The Greater Sudbury Chamber of Commerce has sent a letter to Mayor Brian Bigger, urging him to defer a motion that will be brought forward at Tuesday's council meeting.
Bigger announced during a June 11 meeting of council that he would be bringing forth a motion to reform the governance model of the Greater Sudbury Development Corporation, giving council full accountability of all economic development in the city.
The chamber is asking that Bigger defer the motion until "extensive consultations and public debate has taken place on the proposal".
The full text of Greater Sudbury Chamber of Commerce president Debbi Nicholson's letter is as follows:
Dear Mayor Bigger and City Council,
I am writing to you today regarding your proposal for City Council to assume complete oversight of the Greater Sudbury Development Corporation (GSDC). I urge you to defer your proposed motion until such time that extensive consultations and public debate has taken place on the proposal.
Council is scheduled to discuss the motion on June 25, and if the motion is successful, would assume complete oversight of the GSDC on July 1. Such a short turnaround time does not allow for the public debate that we feel is necessary for such a drastic overhaul of the GSDC. The business community has concerns about this proposal, but there has been little public discussion about the motions, and a single Council meeting is likely not enough time for a full debate. It is important that Council take a vote on this motion only after community stakeholders have an opportunity to learn more about the proposal, learn what it would mean for the city’s future economic development, and provide input.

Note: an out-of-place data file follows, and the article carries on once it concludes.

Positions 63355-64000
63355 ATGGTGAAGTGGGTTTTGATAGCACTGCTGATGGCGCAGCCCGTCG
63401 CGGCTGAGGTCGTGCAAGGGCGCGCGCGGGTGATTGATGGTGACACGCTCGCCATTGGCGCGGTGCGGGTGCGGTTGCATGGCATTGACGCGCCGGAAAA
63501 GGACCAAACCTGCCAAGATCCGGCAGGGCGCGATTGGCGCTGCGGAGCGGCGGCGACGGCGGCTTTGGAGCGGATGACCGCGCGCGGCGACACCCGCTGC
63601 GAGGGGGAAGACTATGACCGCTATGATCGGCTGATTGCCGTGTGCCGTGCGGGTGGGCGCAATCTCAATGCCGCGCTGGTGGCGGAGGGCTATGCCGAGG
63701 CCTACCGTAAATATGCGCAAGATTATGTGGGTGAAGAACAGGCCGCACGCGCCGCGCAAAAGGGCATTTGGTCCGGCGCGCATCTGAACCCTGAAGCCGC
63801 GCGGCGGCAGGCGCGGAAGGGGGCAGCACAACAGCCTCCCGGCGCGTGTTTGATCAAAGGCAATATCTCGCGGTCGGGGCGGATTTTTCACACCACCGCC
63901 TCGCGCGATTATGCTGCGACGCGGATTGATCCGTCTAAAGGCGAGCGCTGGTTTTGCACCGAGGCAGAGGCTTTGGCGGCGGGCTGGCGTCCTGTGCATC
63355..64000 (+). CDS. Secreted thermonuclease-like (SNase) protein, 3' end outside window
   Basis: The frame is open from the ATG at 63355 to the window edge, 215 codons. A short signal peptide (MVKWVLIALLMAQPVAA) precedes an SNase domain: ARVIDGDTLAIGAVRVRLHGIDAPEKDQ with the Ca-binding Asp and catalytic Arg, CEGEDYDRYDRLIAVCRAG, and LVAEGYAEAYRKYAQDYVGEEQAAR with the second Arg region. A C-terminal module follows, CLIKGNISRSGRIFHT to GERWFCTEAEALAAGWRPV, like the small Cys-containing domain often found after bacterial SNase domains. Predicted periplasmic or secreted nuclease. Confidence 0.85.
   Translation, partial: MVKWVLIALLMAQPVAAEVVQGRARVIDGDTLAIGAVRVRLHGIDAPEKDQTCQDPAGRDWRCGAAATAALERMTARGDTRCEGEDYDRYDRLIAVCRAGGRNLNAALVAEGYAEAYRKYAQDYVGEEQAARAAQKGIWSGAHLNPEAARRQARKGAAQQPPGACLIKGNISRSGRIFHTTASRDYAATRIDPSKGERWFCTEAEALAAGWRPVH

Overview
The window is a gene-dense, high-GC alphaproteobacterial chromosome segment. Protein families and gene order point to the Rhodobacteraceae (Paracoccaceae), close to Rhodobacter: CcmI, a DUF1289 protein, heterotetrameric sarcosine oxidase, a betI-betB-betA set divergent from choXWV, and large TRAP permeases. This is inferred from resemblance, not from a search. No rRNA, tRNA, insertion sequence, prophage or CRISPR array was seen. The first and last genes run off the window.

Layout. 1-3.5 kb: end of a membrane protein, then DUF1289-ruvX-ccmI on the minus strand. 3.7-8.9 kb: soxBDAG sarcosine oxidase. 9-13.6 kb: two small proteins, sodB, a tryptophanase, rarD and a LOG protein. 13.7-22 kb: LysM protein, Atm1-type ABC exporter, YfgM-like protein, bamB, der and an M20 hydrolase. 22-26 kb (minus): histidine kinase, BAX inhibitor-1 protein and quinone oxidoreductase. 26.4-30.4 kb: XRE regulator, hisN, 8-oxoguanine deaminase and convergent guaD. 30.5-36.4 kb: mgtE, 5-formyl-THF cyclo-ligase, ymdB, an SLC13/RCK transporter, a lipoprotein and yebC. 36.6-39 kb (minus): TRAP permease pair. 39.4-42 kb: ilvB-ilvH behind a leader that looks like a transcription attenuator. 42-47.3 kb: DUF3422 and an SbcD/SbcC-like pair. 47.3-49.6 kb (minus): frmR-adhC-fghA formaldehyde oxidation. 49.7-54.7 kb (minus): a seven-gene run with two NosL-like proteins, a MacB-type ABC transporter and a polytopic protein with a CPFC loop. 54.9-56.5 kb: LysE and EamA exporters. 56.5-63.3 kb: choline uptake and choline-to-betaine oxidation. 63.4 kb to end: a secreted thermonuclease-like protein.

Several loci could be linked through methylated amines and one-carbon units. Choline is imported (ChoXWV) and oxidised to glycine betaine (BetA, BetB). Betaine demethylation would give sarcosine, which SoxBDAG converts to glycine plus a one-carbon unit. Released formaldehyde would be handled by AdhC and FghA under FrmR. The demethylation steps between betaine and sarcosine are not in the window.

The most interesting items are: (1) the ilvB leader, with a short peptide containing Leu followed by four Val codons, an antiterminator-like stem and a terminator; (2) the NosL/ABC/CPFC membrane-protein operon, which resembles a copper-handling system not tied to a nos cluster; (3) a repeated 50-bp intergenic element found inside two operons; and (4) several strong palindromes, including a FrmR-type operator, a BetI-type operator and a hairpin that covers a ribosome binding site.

We have initial concerns about the proposal. Economic development decisions should, where possible, be made according to sound evidence and not be politically motivated. There can be unnecessary roadblocks when economic development is under the direct purview of politicians, some of whom may not have expertise in economic development or time to allocate when combined with the other responsibilities of their office. The public comments on the topic thus far suggest a political rationale for this proposal rather than one based in increasing the efficiency or effectiveness of the GSDC.
Additionally, Council already employs a degree of oversight on the GSDC, so it is unclear what benefit there is to be gained from removing that layer of private sector expertise. These concerns may or may not be assuaged after further discussions, but the chamber cannot support such a proposal with the limited information we currently have.
A deferrment would allow us to discuss the proposal in further detail and understand its merits; only then can the chamber and other stakeholders provide meaningful input. For these reasons we suggest that Council should not move to vote on the motion without appropriate public input and deliberations.